Igniting the Torch


By Margaret Novins

As noted in the entry in September, Sher Bailey passed the torch of her Facebook group, Black Mold Symptoms, to Sandy and myself. We asked Kelli to join our team. This month Sher offered an opportunity to take over this website.

First it needs to be stated that there is no personal gain involved in this venture. If funds are generated in the future, it will be fully disclosed and transparent. Any profits will be used for the good of the mold sick community. Currently, running this site is an expense and a labor of love. We don’t advocate or discourage any medical or environmental protocols. Individuals are expected to make decisions on a personal level. A variety of information will be shared here.

Sher did a wonderful job of bringing awareness to the topic of toxic mold over the past year. Her message was far reaching. She continues to share her journey on her website sherbailey.com. In fact, we encourage people to read where she is at in her journey now. She recently posted about depression so devastating it resulted in attempted suicide.  She is focused again on healing. See http://sherbailey.com/depression/

Mold and mycotoxin poisoning can cause depression. Dr. Mary Ackerley is an integrative psychiatrist who presented the keynote address at the Surviving Mold conference in November titled “Brain on Fire”. She addresses depression as an illness resulting from chronic inflammation and she identifies one of the conditions leading to this inflammation as mold exposure.

Sadly, Kelli knows this all too well. Part of her family’s mold journey includes not only losing her health, her home and her possessions, but she also lost her son Jared. You see… he took his own life at the age of 17. It can’t be denied that mold was a tragic part of his story. He even testified at a senate hearing about the horrible impact mold had on his family. Before Jared died he told his mom “I want to be somebody”.

Jared, you definitely are somebody. Your mom will make sure your story brings light to the darkness of this topic. Awareness. Hope. Change. Consider the torch ignited.

This is what you need to know about my illness

Since my diagnosis a couple months ago, I’ve been thinking a lot about what I would most want people in my life to understand about my toxic mold illness. Throughout my life I’ve always been “the sick one,” and I suspect a lot of people are going to identify with that label. That’s meant I’ve heard more than my share of the things people say when they really can’t understand what’s going on.

It’s not their fault.

If I had been missing a limb most of my life, most of the people around me could have totally understood in some small way. “Damn, Sher. It sucks that you don’t have a right arm. I can look at you and immediately put myself in your position and empathize about what that might be like.”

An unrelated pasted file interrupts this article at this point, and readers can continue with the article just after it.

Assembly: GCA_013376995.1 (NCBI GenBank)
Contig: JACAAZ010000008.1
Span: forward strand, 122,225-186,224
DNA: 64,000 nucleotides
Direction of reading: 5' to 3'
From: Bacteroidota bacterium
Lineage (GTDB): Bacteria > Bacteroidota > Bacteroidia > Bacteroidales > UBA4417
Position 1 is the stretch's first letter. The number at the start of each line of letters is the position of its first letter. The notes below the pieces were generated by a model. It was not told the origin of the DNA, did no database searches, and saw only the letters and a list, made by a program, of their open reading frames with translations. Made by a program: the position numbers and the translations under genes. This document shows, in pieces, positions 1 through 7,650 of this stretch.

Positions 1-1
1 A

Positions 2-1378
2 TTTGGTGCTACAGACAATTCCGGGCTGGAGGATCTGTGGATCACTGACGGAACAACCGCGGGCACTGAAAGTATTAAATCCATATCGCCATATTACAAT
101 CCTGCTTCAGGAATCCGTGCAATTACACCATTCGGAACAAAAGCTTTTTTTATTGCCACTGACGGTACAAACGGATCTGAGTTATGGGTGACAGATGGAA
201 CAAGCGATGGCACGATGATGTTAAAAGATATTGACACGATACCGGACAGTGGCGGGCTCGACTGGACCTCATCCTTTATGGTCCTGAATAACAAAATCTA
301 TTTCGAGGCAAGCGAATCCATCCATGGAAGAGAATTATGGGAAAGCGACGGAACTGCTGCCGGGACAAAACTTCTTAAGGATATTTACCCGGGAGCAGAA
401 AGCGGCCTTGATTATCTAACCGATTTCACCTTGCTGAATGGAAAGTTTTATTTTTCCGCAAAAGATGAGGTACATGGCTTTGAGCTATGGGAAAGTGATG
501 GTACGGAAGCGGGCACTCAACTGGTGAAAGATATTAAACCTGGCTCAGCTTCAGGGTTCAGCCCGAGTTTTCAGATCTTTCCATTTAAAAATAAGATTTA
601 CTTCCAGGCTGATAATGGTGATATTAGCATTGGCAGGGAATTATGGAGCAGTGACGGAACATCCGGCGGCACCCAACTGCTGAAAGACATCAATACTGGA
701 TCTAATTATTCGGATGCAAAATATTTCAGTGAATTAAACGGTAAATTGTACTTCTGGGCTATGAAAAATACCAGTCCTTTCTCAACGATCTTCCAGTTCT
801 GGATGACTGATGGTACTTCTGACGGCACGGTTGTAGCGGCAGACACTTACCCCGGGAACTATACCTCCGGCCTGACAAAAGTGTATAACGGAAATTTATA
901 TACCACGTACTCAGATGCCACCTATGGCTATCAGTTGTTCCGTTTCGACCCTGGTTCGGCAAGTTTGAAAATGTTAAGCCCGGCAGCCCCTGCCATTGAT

This toxic mold illness is a silent monster and so I get that it’s harder for people to understand.

Today I am talking directly to them… the people who are okay and healthy and can’t figure out what’s really going on with me.

Dear Darlings,

First of all, I’m not mad. I have no right to be. How can you understand how I’m really feeling when I look pretty “normal” and the words I use to describe what’s happening are so vague?  If you are important enough to me that I care what you think, it’s my responsibility to bring you into this with me, show you what it feels like, and teach you how best to help me.

That’s what I’m doing now. If after reading this you have questions, I’m happy to answer them. You matter to me and I know I matter to you. Talking about this makes sense, and I love that you are willing to do that with me.

This is what it feels like to have a toxic mold illness. | www.ToxicMoldIllness.com

I am fatigued.

I’m not “tired, ” nor am I “sleepy.” When you say things like, “you’re tired again,” or, “you should go to bed early and get more rest,” it’s hurtful. That implies there is some action I could easily take to resolve how I’m feeling and that I wasn’t even intelligent enough to figure it out until you mentioned it.

Imagine that you are lying on the floor of your bedroom when someone walks in and finds you there. The person who finds you mistakenly believes you are dead, and so they call a long, dark van that scoops you up and takes you to the morgue. Although you’re alive in your body, you can’t cry out to let someone know you’re not dead.

Lying on a cold, steel table, you realize that a tube has just been inserted into the bottom of your foot, a machine has been turned on, and you can very slowly feel the blood leaving your body. You feel heavy and empty and even if you wanted to run away you no longer have the energy to sit up. You’re dying now, but instead of a dramatic, lightening bolt experience, it’s slow and quiet and you have to lie there alone as it happens, unable to stop it.

THAT is what my fatigue feels like. Every day. It’s important you hear that. That is my life every single day. It never goes away. I am always on the table and the silent embalmer is always doing his job. It is, by far, the worst part of my illness.

I am always incredibly heavy and weighted down, and whatever it is inside me that makes me, “Me,” is being emptied. I have to think about any steps I want or need to take and decide whether the fatigue I’m going to experience is worth what is on the other end. I don’t have to do anything to cause it. It’s just always there. Rest doesn’t help. Sleep doesn’t help. And, if you tell me that I simply need to get up and exercise in order to feel better, you should know that I can’t.

Of course I want to. Of course I know I need to. I can’t. I physically cannot take one more step than is necessary because once I do, I will not recover and my body will not restore.  I will remain diminished. When you go for a walk your body will restore. Mine will not.

The fatigue dictates my life, what I can do, what I will do, and how I respond to the people in my life. I often think at night that if my house were to go up in flames I would pray that either adrenalin would kick in or someone would carry me out because I would be unable to make it to safety on my own.

The fatigue is the thing that makes me think I have no reason to live sometimes.